Jim and Ann Elliott, married for over 60 years, come into the V.E.N. warehouse to pack honor boxes three days a week. "I never met such dedicated workers," said owner Mark Legler.
"It's gone over very well," said Theresa Bescher who does billing and collections for a small trucking company in Remington, Ind., and a V.E.N. honor box customer. "A lot of people work long hours here, so it's convenient."
Mark Legler founded V.E.N. Enterprises.
How to serve smaller locations has always been a challenge for vending operators. The answer, according to one operator, is an old one – honor boxes. Mark Legler, owner of V.E.N. Enterprises, Remington, Ind., has a thriving vending business, half of which consists of honor boxes.
No maintenance, easy servicing and minimal upfront cost compared to vending make up for the lower revenues from honor boxes, according to Legler. He has some vending accounts, but only because certain locations have multiple shifts with too many people to remain honorable. “I’d have all honor boxes if I could,” he said.
Getting new accounts is easy because of the small number of honor box competitors, but a quarter of Legler’s new business doesn’t evolve into long-term contracts. The attrition rate means he is continuously adding new business.
’It sounded like fun’
Before his vending company, Legler worked in the trucking industry. When the company he worked for moved to another town in the fall of 2000, Legler wanted to do something else, something close to home and different. During this time he ran into Harold Gooden who operated a 100-account honor box business in the Remington, Ind. area. Gooden wanted to sell his operation and retire.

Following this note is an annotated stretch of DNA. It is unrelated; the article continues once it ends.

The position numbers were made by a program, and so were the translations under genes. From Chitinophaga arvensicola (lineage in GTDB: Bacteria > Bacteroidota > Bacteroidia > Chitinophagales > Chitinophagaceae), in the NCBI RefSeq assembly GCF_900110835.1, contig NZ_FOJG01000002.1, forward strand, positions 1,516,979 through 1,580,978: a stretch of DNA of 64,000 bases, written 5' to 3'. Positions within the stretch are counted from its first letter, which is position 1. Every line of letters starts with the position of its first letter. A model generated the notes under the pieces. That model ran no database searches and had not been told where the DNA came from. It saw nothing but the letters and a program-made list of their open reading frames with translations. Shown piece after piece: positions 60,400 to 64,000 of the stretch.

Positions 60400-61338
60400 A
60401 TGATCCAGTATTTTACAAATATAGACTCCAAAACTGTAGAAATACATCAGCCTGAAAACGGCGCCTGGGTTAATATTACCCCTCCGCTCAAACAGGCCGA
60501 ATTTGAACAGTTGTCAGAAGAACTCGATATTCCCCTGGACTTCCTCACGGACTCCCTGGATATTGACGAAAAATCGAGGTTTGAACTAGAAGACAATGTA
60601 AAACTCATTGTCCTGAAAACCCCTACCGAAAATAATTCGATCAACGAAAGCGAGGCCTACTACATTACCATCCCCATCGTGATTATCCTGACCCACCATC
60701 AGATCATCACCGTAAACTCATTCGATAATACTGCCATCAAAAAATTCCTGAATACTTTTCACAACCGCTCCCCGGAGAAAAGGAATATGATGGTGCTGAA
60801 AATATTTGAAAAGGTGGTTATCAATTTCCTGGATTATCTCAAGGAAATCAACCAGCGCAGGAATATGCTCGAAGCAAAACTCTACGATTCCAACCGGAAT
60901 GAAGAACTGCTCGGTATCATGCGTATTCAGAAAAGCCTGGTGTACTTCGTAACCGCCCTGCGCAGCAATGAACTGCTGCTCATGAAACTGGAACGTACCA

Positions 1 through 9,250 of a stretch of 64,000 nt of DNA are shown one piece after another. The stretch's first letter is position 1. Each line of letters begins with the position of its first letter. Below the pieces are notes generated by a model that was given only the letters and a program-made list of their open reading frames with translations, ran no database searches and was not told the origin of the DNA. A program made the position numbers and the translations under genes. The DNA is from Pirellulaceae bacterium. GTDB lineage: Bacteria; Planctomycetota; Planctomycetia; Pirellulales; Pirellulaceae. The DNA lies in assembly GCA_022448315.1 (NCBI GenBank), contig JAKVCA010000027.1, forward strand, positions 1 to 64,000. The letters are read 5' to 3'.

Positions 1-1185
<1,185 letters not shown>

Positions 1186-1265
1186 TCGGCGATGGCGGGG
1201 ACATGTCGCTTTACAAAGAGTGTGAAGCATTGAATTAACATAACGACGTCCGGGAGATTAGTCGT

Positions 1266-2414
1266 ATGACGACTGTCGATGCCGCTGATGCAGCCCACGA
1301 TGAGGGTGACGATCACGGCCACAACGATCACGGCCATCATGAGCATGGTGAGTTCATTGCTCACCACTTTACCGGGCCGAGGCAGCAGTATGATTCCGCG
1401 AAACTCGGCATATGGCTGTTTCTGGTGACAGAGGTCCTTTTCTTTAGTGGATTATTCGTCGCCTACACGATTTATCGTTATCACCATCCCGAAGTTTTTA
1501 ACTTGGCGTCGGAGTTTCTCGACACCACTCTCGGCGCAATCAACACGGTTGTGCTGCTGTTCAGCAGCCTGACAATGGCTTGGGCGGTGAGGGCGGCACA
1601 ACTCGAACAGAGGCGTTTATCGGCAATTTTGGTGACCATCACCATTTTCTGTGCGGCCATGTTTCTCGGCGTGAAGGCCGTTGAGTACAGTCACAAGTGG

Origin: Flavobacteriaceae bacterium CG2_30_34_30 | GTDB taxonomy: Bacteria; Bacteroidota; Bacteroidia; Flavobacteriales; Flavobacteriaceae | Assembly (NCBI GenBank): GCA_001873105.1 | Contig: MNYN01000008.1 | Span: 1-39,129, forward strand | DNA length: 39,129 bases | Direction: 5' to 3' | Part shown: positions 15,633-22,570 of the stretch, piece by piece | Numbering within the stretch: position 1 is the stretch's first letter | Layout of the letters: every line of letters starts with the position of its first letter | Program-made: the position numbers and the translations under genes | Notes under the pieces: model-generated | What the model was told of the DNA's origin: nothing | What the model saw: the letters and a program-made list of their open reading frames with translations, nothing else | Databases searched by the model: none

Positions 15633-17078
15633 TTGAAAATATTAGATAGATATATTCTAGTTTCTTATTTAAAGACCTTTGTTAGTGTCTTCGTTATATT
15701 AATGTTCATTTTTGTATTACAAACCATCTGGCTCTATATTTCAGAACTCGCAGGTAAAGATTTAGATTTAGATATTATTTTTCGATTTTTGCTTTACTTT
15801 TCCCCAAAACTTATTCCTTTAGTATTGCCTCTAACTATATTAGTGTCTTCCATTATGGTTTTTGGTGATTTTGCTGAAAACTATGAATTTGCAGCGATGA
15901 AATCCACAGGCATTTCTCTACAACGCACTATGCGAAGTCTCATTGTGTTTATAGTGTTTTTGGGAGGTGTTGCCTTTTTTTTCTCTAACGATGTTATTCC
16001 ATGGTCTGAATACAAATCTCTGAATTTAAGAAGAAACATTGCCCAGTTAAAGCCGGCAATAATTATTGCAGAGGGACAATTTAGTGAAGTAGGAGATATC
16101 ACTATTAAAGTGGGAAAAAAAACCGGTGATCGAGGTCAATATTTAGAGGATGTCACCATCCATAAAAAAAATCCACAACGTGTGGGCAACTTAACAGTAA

“It sounded like a fun thing to do, better than trucking,” said Legler when he decided to buy the business in September. He wasn’t thinking long term, but he knew from the start the key to success was getting more locations.
As Legler started knocking on doors trying to add honor box accounts, he discovered a vending niche for locations around 20 to 75 employees. “The factories were covered, but the smaller places in vending were not being served,” said Legler.” He decided to add vending services for these locations.
Currently, Legler has 150 vending accounts and 2,500 honor box accounts and serves a 70- to 80-mile radius around Remington. The revenue is roughly equal between honor box and full-line vending accounts.
He started out renting a portion of a friend’s garage for his warehouse, but quickly outgrew the space and rented a block building with no heat or air conditioning. “They were some cold winters,” Legler remembered.
In 2008, he bought the current building from his brother in law and sectioned off a 2,500-square-foot space for his warehouse, adding climate control. He plans to rent out the rest of the 12,000-square-foot building.
Recession: vending turns to honor boxes
One trend Legler has noticed is during the current recession, companies have been reducing staff. Some of his small vending accounts became honor box accounts because of the shrinking employee numbers. And some honor box accounts closed completely. “We have to be adding accounts constantly because they’re closing,” he said.
Legler charges two prices in his honor boxes, $.75 for snacks and a dollar for candy. “I had gone away from candy because it cost more,” said Legler, “but people argued and fussed.” He agreed to put candy back in, but at a higher price point. Customers didn’t complain. They pay the premium price. “I don’t think I could put more candy bars in than they would buy,” said Legler.